Kidney International 09/2013; · 7.92 Impact Factor
[show abstract][hide abstract] ABSTRACT: Rationale: Air trapping and ventilation defects on imaging are characteristics of asthma. Airway wall thickening occurs in asthma and is associated with increased bronchial vascularity and vascular permeability. Vascular endothelial cell products have not been explored as a surrogate to mark structural airway changes in asthma. Objectives: Determine whether reporters of vascular endothelial cell perturbation correlate with airway imaging metrics in patients with asthma of varying severity. Methods: Plasma from Severe Asthma Research Program subjects was analyzed by ELISAs for soluble von Willebrand factor mature protein (VWF:Ag) and propeptide (VWFpp), P-selectin, and platelet factor 4. Additional subjects were analyzed over 48 hours after whole-lung antigen challenge. We calculated ventilation defect volume by hyperpolarized helium-3 magnetic resonance imaging and areas of low signal density by multidetector computed tomography (less than -856 Hounsfield units [HU] at functional residual capacity and -950 HU at total lung capacity [TLC]). Measurements and Main Results: VWFpp and VWFpp/Ag ratio correlated with and predicted greater percentage defect volume on hyperpolarized helium-3 magnetic resonance imaging. P-selectin correlated with and predicted greater area of low density on chest multidetector computed tomography less than -950 HU at TLC. Platelet factor 4 did not correlate. Following whole-lung antigen challenge, variation in VWFpp, VWFpp/Ag, and P-selectin among time-points was less than that among subjects, indicating stability and repeatability of the measurements. Conclusions: Plasma VWFpp and P-selectin may be useful as surrogates of functional and structural defects that are evident on imaging. The results raise important questions about why VWFpp and P-selectin are associated specifically with different imaging abnormalities.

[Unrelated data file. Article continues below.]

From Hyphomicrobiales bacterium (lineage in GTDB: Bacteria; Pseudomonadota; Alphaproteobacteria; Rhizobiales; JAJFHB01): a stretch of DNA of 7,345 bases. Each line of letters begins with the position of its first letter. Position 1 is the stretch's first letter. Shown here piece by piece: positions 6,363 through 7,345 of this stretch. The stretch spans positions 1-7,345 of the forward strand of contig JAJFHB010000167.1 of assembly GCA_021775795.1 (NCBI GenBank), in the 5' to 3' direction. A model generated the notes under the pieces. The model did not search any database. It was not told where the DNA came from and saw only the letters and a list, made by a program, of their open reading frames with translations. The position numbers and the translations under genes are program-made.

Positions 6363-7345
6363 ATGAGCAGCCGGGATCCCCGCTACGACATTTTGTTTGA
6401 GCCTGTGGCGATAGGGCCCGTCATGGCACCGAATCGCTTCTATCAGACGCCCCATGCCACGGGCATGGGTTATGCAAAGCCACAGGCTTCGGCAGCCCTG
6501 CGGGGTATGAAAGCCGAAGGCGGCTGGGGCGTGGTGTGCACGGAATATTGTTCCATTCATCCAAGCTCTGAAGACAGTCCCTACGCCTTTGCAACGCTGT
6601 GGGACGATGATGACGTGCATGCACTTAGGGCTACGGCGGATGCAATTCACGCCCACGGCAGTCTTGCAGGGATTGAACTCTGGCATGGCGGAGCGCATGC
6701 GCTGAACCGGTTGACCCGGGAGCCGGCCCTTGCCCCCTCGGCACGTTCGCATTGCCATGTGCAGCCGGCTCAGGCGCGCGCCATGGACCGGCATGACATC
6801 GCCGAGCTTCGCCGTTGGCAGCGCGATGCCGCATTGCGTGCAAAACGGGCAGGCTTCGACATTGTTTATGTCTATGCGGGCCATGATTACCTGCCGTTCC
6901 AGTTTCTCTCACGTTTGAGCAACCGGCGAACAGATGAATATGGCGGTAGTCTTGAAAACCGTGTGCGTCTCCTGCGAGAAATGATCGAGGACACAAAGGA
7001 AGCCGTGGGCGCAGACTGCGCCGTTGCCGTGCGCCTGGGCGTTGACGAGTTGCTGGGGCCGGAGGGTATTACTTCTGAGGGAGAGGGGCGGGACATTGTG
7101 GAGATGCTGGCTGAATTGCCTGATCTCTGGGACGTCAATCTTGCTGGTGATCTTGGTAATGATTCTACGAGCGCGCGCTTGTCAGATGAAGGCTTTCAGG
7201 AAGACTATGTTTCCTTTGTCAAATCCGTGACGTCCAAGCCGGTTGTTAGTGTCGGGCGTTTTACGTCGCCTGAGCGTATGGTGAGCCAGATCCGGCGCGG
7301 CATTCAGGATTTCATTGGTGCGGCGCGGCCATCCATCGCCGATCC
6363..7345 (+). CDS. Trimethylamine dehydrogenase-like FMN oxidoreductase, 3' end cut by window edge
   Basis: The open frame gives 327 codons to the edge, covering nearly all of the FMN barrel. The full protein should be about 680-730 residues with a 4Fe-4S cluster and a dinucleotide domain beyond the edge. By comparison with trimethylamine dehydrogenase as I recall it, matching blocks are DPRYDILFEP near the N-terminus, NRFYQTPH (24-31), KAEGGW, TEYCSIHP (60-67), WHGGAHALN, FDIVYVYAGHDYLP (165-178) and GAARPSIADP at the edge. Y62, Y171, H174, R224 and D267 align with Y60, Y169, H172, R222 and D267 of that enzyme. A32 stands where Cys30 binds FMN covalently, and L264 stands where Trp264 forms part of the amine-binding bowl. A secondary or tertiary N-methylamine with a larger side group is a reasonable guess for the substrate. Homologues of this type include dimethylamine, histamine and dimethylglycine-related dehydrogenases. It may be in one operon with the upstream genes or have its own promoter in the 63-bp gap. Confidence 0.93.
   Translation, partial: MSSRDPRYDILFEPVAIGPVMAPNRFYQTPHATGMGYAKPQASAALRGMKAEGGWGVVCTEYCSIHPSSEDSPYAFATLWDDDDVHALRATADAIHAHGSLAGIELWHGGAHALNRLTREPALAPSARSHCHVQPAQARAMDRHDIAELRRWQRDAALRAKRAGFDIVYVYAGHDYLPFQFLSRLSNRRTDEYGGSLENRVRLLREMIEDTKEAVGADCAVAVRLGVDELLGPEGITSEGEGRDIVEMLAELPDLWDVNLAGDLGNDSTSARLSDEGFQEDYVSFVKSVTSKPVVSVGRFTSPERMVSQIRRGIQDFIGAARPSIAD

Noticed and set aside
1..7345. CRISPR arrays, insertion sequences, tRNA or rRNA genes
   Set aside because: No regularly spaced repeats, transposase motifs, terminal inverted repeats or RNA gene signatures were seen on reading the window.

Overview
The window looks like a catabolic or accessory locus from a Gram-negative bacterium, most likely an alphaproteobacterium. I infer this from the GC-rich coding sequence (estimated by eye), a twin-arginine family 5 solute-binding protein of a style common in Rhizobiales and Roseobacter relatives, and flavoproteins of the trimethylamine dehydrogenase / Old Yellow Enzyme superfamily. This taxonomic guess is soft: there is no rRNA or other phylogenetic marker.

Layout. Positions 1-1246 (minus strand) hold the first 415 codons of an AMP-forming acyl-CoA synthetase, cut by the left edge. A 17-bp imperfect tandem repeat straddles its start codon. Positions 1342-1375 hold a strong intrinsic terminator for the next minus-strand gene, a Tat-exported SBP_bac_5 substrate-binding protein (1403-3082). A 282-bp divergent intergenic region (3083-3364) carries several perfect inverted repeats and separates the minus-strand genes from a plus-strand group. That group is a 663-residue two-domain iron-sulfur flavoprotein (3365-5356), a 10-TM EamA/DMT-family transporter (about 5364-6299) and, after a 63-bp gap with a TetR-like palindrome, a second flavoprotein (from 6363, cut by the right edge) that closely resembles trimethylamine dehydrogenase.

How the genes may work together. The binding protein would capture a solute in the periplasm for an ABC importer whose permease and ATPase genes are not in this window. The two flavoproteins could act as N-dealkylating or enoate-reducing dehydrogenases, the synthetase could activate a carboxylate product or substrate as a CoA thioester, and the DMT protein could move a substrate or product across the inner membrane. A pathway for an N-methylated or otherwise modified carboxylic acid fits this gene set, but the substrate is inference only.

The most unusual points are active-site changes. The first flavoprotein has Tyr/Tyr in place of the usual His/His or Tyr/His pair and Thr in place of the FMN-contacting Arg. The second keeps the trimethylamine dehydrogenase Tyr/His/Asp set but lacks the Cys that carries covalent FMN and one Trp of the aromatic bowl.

American Journal of Respiratory and Critical Care Medicine 07/2013; 188(2):167-78. · 11.04 Impact Factor